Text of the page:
Of all the professional sports about which I do not care, baseball is the one about which I care the least. On the other hand, I’ve gone to more baseball games than I have for any other professional sport.
On my last one, I went to see the Cubs play the Padres in Wrigley Field with my Dad. My Dad, to my surprise, actually likes baseball (also to my surprise, he played in high school). We had excellent seats – ten rows back from third base.
Despite my misgivings, I had an excellent time: can’t really tell you what happened on the field with any detail, but the ambiance was amazing. Somehow, in a relatively small and old park like Wrigley Field, the million-dollar business of baseball feels like an picnic held by your local library’s ladies auxiliary.
|Inside of Wrigley.|
We were greeted at our seats by Pat, a retired teacher who showed us to our seats and carried on an entertaining feud with the beer and peanut vendors. The field was groomed by what looked to be volunteers from a local high school. The singer of the National Anthem wasn’t any sort of celebrity (unlike in Los Angeles or New York) but a talented local.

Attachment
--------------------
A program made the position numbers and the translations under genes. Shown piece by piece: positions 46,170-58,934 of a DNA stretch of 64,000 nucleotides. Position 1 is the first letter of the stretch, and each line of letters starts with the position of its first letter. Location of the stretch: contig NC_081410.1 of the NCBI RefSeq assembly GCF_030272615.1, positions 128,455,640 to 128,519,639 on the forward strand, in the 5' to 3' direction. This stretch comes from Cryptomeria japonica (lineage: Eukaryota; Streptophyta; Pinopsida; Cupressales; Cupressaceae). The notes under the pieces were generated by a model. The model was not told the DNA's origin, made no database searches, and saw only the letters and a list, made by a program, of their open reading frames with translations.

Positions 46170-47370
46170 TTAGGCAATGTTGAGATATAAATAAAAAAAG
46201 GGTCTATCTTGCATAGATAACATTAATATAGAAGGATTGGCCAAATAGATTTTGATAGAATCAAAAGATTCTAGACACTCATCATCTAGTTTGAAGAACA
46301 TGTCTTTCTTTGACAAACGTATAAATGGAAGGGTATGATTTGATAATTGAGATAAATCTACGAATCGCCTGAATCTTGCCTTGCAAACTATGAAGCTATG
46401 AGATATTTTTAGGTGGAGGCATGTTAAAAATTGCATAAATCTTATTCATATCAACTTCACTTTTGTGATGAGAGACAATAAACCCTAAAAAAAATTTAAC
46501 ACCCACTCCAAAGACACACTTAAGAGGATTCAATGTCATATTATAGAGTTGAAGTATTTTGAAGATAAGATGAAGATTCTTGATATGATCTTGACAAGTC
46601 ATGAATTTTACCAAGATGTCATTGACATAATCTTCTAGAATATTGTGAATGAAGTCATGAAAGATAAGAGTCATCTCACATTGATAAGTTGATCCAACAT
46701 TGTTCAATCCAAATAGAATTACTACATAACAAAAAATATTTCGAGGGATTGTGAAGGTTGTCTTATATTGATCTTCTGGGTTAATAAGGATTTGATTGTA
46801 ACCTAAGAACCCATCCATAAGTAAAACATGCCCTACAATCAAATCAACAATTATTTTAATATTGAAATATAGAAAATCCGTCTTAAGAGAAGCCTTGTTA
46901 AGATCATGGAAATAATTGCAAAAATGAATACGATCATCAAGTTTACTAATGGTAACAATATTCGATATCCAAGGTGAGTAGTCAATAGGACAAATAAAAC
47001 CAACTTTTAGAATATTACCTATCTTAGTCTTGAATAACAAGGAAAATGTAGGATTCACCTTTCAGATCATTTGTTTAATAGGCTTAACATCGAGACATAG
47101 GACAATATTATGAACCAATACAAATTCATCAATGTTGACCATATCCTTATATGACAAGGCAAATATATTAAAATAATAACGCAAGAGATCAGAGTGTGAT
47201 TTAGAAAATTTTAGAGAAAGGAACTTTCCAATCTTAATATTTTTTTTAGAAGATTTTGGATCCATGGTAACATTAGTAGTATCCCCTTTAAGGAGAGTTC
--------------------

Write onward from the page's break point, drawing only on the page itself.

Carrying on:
The other fans in our section were regulars, and knew Pat and her fellow ushers, and were quite happy to carry conversations with their neighbors and - despite looking like stockbrokers with a hairdresser on standby - delighted to do their part to sing "Take me out to the ballgame" in the seventh inning. All in all, it felt like being at a village fair, except we were all there to watch millionaires scratch their crotches spit, and occasionally chase after a ball.
|Sneaky sneaky boy.|
Aside from the people watching, I entertained myself by trying to take action shots during the brief seconds when there was anything resembling action. I still don’t much like baseball, but apparently I quite like going to baseball games.